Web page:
A piece in Forbes entitled, “When 3D Printing Gets Into The Wrong Hands”, discusses the risks and challenges enabled by 3D printing. It’s all true and it’s the same as it ever was.
The story relates the key legal and societal challenges posed by 3D printing technology, which certainly include the ability to 3D print weaponry, unauthorized product replication, unclear product liabilities, or even ill-formed 3D printed home drugs, all of which could cause damage and suffering, as well as the repetitional impact on 3D printing companies.
The truth is that 3D printing technology is merely a tool usable in many ways. It’s like atomic power; it can be used for good or evil.
We, society, deal with such challenges everyday in other domains, including atomic power. There are regulations, certifications, technology transfer rules and licenses to control the most dangerous of our technologies.
But I’m not sure that 3D printing falls into that category. Yes, you could possibly make a crappy, poorly performing gun with 3D printing, but you could also make a fully functional one using commonly available metal CNC milling machines, too. And there’s probably a lot more of those machines in your area than there are 3D printers.
And we don’t regulate them, aside from basic machine safety concerns.
The problem with 3D printers - and most digital manufacturing machines - is that they can, in principle, make anything.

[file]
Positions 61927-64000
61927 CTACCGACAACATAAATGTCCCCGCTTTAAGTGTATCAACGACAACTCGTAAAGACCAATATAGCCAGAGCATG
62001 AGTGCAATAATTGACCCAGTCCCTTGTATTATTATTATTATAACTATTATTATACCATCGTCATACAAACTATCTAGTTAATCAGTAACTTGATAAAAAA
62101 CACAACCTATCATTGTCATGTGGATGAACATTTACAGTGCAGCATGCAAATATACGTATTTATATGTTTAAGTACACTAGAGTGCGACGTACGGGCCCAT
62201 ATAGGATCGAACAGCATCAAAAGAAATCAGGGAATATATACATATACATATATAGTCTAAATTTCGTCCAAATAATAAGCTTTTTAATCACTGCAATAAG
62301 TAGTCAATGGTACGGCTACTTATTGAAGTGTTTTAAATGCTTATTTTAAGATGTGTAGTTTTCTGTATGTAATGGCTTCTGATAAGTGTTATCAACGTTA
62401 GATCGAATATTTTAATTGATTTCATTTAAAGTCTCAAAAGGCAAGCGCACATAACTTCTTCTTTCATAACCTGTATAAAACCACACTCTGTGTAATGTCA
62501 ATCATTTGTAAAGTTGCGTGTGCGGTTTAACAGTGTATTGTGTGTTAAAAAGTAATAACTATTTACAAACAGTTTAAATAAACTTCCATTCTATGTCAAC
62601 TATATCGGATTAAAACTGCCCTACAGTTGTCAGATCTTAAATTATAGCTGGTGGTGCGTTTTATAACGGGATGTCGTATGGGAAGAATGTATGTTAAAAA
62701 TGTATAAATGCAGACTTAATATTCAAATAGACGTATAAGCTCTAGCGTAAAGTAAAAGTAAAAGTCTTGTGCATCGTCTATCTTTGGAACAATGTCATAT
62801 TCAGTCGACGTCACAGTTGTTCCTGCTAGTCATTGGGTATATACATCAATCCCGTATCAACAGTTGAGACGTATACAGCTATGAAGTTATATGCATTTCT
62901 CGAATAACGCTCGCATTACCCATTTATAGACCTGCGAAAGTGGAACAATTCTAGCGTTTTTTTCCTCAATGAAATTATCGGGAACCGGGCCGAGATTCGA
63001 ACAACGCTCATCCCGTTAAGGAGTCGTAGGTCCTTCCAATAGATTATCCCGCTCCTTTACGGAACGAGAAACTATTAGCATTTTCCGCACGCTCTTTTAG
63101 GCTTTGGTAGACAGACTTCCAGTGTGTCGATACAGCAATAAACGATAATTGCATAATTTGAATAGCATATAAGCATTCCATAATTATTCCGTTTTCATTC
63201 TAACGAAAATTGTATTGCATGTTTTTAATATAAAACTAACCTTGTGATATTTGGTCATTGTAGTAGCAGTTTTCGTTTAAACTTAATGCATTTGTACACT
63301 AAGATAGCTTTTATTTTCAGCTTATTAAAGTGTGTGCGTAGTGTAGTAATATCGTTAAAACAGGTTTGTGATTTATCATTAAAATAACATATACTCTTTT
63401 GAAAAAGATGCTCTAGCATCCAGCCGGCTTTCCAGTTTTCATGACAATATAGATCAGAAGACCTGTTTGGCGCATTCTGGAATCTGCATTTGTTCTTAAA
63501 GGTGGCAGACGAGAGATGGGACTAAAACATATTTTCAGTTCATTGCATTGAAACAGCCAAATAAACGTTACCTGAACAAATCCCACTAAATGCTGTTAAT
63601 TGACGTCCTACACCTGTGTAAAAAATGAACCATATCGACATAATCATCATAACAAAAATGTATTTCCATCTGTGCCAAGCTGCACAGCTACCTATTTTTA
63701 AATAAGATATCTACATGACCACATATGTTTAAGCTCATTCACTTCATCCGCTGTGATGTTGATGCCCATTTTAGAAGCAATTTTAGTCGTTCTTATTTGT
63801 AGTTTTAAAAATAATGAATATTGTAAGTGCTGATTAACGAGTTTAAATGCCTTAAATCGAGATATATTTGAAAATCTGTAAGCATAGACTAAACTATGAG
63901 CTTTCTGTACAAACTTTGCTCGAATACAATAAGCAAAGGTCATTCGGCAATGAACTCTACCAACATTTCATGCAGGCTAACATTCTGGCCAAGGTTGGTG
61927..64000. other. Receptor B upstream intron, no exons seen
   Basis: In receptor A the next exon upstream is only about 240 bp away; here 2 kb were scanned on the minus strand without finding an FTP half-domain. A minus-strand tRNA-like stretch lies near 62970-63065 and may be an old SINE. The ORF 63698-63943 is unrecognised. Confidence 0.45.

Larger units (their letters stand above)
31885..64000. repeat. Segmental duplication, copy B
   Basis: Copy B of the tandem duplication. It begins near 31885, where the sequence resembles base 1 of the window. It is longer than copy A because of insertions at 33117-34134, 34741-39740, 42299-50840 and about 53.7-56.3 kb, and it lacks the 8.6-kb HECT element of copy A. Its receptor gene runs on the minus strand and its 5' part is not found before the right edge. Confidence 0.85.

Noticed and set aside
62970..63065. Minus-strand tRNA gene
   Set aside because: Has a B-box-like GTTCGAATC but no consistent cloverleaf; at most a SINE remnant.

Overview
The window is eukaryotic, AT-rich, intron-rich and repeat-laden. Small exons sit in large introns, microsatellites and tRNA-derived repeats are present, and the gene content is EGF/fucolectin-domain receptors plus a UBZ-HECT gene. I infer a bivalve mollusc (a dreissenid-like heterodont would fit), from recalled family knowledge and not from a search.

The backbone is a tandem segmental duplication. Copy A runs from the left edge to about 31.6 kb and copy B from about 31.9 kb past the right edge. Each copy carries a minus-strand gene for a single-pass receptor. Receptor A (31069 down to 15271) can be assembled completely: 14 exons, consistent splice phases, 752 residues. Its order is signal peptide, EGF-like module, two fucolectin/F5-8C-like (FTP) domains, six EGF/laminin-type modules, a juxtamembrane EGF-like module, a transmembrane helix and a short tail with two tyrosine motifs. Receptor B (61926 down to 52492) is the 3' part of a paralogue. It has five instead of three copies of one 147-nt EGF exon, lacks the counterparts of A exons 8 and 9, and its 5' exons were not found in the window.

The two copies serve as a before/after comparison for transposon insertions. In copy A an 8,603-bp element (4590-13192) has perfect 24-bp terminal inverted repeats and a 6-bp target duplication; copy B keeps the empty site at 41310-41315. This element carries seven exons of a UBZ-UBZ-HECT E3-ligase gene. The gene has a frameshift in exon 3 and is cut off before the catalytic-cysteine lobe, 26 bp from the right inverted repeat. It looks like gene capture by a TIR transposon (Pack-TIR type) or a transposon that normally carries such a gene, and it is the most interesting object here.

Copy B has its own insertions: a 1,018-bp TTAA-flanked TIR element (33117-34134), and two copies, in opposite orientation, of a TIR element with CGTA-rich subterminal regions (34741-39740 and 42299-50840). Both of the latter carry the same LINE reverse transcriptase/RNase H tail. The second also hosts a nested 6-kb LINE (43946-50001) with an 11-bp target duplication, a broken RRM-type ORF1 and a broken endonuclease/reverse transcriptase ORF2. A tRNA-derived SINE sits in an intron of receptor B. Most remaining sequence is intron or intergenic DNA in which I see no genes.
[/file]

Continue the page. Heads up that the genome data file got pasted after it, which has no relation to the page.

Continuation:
Anything you can imagine - and anything you haven’t yet imagined. This includes weapons of a style not invented, as well as mounting brackets for a future interplanetary mission’s engines. It includes designs for products of today - and tomorrow.
Evil, and good, all from the same machine.
Could you impose a technical regime to regulate their usage? I believe that is an impossible task, as you cannot crisply define what a “bad” object is. Sure, you can ban a specific 3D model, perhaps, by having the machine detect whether there’s an attempt to print it, but that won’t work. Why? Because a slight variation in the 3D model would bypass that check and you’d print the bad object anyway. You can’t list all the bad objects because there’s an infinite number of them!
Even worse, the definition of a “bad” object is totally unclear. Imagine 3D printing a knife. Is that a weapon or required culinary instrument? Or both? I guess it depends how the user operates it, but that has nothing to do with the machine that made that object.
This is all entirely unclear how, or even if, it can be solved, even in the distant future.
But wait - these issues were known years ago; we posted a brief statement on this in 2008, EIGHT years ago!
To date, there has been very little actual progress on these issues, aside from politicians drumming up publicity by envisioning regulations that obviously cannot be enforced in any technical manner.
There’s still a lot to do.